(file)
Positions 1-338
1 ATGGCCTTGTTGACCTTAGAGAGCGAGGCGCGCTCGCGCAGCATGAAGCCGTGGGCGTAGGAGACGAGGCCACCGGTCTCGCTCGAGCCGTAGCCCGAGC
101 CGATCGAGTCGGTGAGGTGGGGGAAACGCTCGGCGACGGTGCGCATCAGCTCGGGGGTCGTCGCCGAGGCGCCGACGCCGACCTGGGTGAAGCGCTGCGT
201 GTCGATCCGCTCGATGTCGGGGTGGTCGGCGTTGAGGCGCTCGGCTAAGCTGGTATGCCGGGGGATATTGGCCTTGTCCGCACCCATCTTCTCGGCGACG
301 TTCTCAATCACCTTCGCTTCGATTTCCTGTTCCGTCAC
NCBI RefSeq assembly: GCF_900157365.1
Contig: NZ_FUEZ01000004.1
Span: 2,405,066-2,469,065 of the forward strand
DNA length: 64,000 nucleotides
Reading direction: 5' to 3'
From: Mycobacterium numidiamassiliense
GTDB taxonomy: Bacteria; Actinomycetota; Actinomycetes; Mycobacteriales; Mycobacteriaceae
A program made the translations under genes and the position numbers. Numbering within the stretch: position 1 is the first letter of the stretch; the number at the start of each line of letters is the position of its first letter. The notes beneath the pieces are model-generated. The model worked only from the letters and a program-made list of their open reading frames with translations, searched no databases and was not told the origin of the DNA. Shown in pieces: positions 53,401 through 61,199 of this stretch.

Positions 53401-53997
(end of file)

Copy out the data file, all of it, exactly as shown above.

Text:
Positions 1-338
1 ATGGCCTTGTTGACCTTAGAGAGCGAGGCGCGCTCGCGCAGCATGAAGCCGTGGGCGTAGGAGACGAGGCCACCGGTCTCGCTCGAGCCGTAGCCCGAGC
101 CGATCGAGTCGGTGAGGTGGGGGAAACGCTCGGCGACGGTGCGCATCAGCTCGGGGGTCGTCGCCGAGGCGCCGACGCCGACCTGGGTGAAGCGCTGCGT
201 GTCGATCCGCTCGATGTCGGGGTGGTCGGCGTTGAGGCGCTCGGCTAAGCTGGTATGCCGGGGGATATTGGCCTTGTCCGCACCCATCTTCTCGGCGACG
301 TTCTCAATCACCTTCGCTTCGATTTCCTGTTCCGTCAC
NCBI RefSeq assembly: GCF_900157365.1
Contig: NZ_FUEZ01000004.1
Span: 2,405,066-2,469,065 of the forward strand
DNA length: 64,000 nucleotides
Reading direction: 5' to 3'
From: Mycobacterium numidiamassiliense
GTDB taxonomy: Bacteria; Actinomycetota; Actinomycetes; Mycobacteriales; Mycobacteriaceae
A program made the translations under genes and the position numbers. Numbering within the stretch: position 1 is the first letter of the stretch; the number at the start of each line of letters is the position of its first letter. The notes beneath the pieces are model-generated. The model worked only from the letters and a program-made list of their open reading frames with translations, searched no databases and was not told the origin of the DNA. Shown in pieces: positions 53,401 through 61,199 of this stretch.

Positions 53401-53997